Feast



[feest] /fist/

noun
1.
any rich or abundant meal:
The steak dinner was a feast.
2.
a sumptuous entertainment or meal for many guests:
a wedding feast.
3.
something highly agreeable:
The Rembrandt exhibition was a feast for the eyes.
4.
a periodical celebration or time of celebration, usually of a religious nature, commemorating an event, person, etc.:
Every year, in September, the townspeople have a feast in honor of their patron saint.
verb (used without object)
5.
to have or partake of a feast; eat sumptuously.
6.
to dwell with gratification or delight, as on a picture or view.
verb (used with object)
7.
to provide or entertain with a feast.
Idioms
8.
feast one’s eyes, to gaze with great joy, admiration, or relish:
to feast one’s eyes on the Grand Canyon.
/fiːst/
noun
1.
a large and sumptuous meal, usually given as an entertainment for several people
2.
a periodic religious celebration
3.
something extremely pleasing or sumptuous: a feast for the eyes
4.
movable feast, a festival or other event of variable date
verb
5.
(intransitive)

6.
(transitive) to give a feast to
7.
(intransitive) foll by on. to take great delight (in): to feast on beautiful paintings
8.
(transitive) to regale or delight: to feast one’s mind or one’s eyes
n.

c.1200, “religious anniversary characterized by rejoicing” (rather than fasting), from Old French feste (12c., Modern French fête) “religious festival; noise, racket,” from Vulgar Latin *festa (fem. singular; also source of Italian festa, Spanish fiesta), from Latin festa “holidays, feasts,” noun use of neuter plural of festus “festive, joyful, merry,” related to feriae “holiday” and fanum “temple,” from PIE *dhes- “root of words in religious concepts” [Watkins]. The spelling -ea- was used in Middle English to represent the sound we mis-call “long e.” Meaning “abundant meal” (whether public or private) is from late 14c.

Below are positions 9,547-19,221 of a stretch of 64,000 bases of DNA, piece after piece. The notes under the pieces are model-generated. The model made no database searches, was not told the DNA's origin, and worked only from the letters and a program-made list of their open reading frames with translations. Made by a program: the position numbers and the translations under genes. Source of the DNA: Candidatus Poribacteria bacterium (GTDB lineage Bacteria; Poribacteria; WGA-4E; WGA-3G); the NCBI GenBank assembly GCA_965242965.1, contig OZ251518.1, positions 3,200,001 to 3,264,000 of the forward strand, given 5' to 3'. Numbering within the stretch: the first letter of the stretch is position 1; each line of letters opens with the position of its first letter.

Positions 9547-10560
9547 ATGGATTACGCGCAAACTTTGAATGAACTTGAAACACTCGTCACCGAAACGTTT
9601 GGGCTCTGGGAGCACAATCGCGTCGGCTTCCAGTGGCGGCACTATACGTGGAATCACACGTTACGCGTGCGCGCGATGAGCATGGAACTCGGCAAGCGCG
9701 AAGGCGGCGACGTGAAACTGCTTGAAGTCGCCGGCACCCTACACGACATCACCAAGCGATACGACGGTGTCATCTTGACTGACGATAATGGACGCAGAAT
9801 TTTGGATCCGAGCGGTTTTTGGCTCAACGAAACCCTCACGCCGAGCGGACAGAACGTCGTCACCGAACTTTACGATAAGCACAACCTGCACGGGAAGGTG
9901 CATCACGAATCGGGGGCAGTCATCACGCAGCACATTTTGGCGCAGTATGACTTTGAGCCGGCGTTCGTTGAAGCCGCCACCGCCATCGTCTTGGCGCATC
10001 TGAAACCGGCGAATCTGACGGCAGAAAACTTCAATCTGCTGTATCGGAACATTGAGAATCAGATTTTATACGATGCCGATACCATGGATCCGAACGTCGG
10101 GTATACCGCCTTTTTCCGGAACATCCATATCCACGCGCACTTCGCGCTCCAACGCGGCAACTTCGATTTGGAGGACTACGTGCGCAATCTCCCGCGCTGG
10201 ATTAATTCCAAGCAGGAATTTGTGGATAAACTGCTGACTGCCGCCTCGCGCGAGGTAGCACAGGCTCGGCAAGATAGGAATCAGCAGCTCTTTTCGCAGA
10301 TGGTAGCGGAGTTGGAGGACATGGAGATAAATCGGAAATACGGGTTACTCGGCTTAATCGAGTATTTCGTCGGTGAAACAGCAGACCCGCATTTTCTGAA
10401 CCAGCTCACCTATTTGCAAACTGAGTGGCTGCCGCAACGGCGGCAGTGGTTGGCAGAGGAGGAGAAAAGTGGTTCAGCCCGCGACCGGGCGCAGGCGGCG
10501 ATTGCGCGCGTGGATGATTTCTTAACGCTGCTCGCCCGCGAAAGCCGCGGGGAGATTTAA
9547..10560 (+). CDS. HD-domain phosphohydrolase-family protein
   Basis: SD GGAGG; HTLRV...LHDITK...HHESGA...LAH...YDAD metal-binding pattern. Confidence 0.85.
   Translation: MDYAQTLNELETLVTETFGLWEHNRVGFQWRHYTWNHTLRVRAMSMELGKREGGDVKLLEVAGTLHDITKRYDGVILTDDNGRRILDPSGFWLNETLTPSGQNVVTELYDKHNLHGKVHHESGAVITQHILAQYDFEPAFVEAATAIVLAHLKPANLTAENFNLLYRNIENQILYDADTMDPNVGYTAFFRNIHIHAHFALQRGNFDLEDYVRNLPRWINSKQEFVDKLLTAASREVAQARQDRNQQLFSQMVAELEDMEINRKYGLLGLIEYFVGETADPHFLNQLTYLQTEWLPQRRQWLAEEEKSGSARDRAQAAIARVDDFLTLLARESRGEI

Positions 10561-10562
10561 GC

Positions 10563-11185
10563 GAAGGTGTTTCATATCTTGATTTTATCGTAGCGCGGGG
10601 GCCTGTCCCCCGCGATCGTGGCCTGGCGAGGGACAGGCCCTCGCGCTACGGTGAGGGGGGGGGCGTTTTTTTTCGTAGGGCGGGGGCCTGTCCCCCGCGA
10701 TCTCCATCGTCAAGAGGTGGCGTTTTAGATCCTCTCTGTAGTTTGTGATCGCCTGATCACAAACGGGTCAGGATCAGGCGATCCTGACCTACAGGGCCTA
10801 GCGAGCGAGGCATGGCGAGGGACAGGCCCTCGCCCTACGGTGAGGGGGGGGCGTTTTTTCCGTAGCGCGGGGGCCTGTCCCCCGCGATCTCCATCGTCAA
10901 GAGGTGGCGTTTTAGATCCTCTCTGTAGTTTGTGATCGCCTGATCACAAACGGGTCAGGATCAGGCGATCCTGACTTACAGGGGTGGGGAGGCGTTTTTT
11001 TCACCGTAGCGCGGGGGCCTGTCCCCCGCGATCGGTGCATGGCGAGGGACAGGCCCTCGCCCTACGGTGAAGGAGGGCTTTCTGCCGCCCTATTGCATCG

v.

c.1300, “partake of a feast,” from Old French fester, from feste (see feast (n.)). Related: Feasted; feasting.

as a mark of hospitality (Gen. 19:3; 2 Sam. 3:20; 2 Kings 6:23); on occasions of domestic joy (Luke 15:23; Gen. 21:8); on birthdays (Gen. 40:20; Job 1:4; Matt. 14:6); and on the occasion of a marriage (Judg. 14:10; Gen. 29:22). Feasting was a part of the observances connected with the offering up of sacrifices (Deut. 12:6, 7; 1 Sam. 9:19; 16:3, 5), and with the annual festivals (Deut. 16:11). “It was one of the designs of the greater solemnities, which required the attendance of the people at the sacred tent, that the oneness of the nation might be maintained and cemented together, by statedly congregating in one place, and with one soul taking part in the same religious services. But that oneness was primarily and chiefly a religious and not merely a political one; the people were not merely to meet as among themselves, but with Jehovah, and to present themselves before him as one body; the meeting was in its own nature a binding of themselves in fellowship with Jehovah; so that it was not politics and commerce that had here to do, but the soul of the Mosaic dispensation, the foundation of the religious and political existence of Israel, the covenant with Jehovah. To keep the people’s consciousness alive to this, to revive, strengthen, and perpetuate it, nothing could be so well adapated as these annual feasts.” (See FESTIVALS.)

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  • Feaster

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